PLAYTHINGS FOR THE BABY
By MRS. PRINCESS B. TROWBRIDGE
A WORSTED ball makes an excellent plaything for a little baby. If it is suspended from his carriage or crib it will help him to learn to focus his eyes, and he will be amused by it for a long time. When the child is a little older, let him sit on a quilt on the floor and play with several balls in the six primary colors, red, orange, yellow, green, blue, and violet. Each ball should have a worsted string of the same color attached to it. When the child is a little older still, play simple little games with him, such as rock-a-bye baby, pendulum of a clock, swinging the ball back and forth and up and down and in other ways that will occur to every mother. Unconsciously the child will acquire a sense of form, color,, motion, and position by these games. Say to him, "See the pretty round balls." "See the pretty red paper," and the child will delight to find and bring to you other things that are round like a ball, and red like the paper. A set of worsted balls in the six primary colors can be obtained from the kindergarten supply houses.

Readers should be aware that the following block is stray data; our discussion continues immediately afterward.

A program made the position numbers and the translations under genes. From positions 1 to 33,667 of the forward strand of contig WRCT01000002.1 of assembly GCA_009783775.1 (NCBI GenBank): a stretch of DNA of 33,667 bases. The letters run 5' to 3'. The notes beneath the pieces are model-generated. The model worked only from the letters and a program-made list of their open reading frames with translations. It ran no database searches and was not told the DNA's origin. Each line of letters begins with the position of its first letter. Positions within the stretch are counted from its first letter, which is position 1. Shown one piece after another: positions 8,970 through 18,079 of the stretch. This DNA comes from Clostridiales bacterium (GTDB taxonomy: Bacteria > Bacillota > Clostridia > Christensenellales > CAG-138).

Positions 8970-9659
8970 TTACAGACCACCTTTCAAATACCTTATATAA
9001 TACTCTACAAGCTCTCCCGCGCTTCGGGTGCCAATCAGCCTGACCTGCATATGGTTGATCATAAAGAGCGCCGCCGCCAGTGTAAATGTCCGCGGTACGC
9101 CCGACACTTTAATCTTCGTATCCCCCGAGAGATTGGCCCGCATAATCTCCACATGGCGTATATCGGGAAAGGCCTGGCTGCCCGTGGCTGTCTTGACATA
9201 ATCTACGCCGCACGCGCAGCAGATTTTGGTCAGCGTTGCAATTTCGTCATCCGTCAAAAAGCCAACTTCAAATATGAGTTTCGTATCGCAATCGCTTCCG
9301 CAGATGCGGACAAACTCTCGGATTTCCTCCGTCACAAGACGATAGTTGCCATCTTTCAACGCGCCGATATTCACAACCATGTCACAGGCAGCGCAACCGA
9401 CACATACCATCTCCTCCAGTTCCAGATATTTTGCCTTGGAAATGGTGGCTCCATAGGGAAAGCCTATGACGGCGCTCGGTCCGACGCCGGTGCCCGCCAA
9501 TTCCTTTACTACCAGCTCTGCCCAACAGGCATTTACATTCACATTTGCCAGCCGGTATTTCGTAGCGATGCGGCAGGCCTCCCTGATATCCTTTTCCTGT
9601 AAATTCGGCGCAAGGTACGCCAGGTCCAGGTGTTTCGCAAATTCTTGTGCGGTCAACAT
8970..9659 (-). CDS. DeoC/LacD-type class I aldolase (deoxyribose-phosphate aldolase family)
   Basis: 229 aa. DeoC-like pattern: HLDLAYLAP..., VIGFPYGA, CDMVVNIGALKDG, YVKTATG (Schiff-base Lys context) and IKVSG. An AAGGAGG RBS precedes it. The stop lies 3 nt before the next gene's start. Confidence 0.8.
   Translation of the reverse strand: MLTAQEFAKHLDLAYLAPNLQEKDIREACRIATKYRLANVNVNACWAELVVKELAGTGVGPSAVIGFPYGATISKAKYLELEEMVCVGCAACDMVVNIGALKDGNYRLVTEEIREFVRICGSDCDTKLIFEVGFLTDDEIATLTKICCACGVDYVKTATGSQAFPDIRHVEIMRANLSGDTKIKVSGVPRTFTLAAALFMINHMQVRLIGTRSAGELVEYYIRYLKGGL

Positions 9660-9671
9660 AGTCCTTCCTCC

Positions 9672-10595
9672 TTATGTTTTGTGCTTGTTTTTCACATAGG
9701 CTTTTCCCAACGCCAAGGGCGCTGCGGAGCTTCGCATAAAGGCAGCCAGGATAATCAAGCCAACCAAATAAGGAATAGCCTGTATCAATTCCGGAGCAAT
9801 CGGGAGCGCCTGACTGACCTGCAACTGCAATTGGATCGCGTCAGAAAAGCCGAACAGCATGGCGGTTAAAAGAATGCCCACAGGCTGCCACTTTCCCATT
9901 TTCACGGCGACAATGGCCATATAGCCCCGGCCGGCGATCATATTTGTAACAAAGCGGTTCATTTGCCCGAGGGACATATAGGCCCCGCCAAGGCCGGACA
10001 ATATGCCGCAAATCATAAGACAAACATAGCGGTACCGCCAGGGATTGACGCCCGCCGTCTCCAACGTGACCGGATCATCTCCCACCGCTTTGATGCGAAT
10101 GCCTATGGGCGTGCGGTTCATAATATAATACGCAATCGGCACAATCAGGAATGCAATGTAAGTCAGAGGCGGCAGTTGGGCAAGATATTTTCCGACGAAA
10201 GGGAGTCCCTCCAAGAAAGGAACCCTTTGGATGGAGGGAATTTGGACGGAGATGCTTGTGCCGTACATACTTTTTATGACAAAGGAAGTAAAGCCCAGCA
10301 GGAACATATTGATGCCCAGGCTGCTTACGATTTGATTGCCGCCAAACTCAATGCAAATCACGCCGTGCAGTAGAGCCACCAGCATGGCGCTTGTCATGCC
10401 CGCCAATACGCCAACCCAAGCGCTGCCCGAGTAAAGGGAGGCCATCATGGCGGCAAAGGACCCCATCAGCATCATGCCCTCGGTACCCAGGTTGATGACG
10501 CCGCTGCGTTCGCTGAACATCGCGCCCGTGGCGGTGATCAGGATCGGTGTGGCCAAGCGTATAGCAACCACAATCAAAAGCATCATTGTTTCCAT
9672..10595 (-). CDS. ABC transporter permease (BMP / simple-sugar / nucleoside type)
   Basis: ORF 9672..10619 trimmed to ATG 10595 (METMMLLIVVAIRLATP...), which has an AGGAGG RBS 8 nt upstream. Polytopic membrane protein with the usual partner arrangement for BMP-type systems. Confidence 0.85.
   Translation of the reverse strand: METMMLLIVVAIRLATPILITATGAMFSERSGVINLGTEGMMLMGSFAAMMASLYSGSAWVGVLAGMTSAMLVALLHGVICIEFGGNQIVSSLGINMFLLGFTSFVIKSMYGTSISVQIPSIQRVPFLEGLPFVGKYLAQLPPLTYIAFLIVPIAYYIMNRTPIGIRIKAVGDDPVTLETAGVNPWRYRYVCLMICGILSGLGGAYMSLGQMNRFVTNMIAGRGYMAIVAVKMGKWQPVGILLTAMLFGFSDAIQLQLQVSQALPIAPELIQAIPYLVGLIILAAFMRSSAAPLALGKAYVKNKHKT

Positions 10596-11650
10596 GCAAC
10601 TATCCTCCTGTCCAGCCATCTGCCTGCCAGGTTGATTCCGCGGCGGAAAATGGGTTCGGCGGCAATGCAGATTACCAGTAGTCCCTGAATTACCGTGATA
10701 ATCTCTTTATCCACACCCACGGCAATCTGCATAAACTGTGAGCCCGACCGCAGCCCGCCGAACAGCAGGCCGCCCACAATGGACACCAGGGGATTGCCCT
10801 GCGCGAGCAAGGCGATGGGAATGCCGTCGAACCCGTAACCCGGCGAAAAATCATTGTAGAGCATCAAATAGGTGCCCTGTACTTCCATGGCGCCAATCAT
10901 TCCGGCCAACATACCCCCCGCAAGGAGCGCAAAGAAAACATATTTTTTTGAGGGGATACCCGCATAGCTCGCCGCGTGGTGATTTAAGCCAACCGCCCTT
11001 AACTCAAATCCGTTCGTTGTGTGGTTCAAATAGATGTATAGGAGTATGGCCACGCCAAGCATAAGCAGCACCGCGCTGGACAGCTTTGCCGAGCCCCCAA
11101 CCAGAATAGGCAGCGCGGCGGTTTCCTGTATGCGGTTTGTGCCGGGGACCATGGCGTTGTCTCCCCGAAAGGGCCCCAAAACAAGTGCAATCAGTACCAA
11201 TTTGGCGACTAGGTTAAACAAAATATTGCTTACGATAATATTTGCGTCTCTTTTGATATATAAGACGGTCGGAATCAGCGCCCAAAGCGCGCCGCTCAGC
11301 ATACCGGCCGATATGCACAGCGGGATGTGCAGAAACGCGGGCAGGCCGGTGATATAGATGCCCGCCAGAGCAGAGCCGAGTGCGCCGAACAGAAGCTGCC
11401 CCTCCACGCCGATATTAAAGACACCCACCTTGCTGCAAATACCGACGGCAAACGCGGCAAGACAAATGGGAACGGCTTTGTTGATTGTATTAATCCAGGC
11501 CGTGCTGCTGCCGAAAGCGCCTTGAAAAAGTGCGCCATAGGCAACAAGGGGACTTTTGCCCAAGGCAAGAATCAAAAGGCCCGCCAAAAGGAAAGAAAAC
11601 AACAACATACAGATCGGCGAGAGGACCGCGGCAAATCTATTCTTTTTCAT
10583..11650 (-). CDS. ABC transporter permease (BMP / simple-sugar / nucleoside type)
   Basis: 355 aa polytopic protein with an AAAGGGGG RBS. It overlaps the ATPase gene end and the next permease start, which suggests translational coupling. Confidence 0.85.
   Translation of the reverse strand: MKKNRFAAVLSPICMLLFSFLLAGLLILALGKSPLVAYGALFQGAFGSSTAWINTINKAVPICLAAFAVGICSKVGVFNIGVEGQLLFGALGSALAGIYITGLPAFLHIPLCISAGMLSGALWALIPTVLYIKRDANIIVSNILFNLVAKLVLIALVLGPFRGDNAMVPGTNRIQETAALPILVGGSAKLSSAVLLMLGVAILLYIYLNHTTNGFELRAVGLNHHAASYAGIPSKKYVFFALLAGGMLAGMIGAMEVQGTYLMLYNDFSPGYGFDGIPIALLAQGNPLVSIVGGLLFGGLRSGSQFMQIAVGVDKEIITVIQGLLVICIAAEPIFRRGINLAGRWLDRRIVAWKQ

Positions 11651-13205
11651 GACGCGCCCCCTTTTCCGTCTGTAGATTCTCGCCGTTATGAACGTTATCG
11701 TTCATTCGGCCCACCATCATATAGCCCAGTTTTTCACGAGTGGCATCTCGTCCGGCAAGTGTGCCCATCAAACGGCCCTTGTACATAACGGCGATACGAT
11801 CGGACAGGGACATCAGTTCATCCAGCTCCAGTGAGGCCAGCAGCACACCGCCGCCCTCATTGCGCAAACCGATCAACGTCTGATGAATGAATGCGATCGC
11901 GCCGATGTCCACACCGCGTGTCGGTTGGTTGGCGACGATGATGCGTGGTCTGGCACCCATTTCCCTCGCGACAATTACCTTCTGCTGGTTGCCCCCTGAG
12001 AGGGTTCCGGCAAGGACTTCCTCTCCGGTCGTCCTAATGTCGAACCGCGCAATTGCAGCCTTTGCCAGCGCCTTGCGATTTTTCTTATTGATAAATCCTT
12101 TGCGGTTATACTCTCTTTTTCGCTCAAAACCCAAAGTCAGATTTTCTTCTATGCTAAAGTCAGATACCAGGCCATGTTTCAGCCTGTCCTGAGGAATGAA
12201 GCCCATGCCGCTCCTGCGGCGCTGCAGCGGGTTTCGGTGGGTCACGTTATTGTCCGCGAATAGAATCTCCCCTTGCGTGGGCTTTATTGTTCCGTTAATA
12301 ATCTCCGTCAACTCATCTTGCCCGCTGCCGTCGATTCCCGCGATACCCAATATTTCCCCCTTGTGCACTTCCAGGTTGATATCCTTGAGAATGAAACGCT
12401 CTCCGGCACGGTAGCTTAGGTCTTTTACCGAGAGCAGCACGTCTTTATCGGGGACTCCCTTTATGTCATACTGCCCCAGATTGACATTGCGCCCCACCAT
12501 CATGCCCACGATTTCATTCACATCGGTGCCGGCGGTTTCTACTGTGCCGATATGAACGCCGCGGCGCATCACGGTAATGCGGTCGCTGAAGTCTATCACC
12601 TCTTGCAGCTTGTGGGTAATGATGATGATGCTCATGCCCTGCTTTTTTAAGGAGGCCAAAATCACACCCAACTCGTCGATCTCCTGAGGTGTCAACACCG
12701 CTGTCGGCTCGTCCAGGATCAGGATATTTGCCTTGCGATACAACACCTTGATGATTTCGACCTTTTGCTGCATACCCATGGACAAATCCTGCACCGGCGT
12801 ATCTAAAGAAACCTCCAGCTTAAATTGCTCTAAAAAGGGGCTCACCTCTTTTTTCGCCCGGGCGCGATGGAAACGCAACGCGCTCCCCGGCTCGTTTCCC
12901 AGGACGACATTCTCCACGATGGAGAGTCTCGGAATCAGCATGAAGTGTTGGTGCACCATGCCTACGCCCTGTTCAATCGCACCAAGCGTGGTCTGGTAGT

Clothespins make an excellent plaything for babies. They can be used for babies or soldiers, or to make fences, trees, log houses, and many other interesting things. Playthings that can be taken apart and put together again are good to have; also blocks with which the child can build all kinds of objects —engines that he can push along the floor, balls to bounce and throw, doll carriages, washing sets, etc. Dolls with clothes that button, and unbutton and come off, may be used to teach the children how to dress and undress themselves.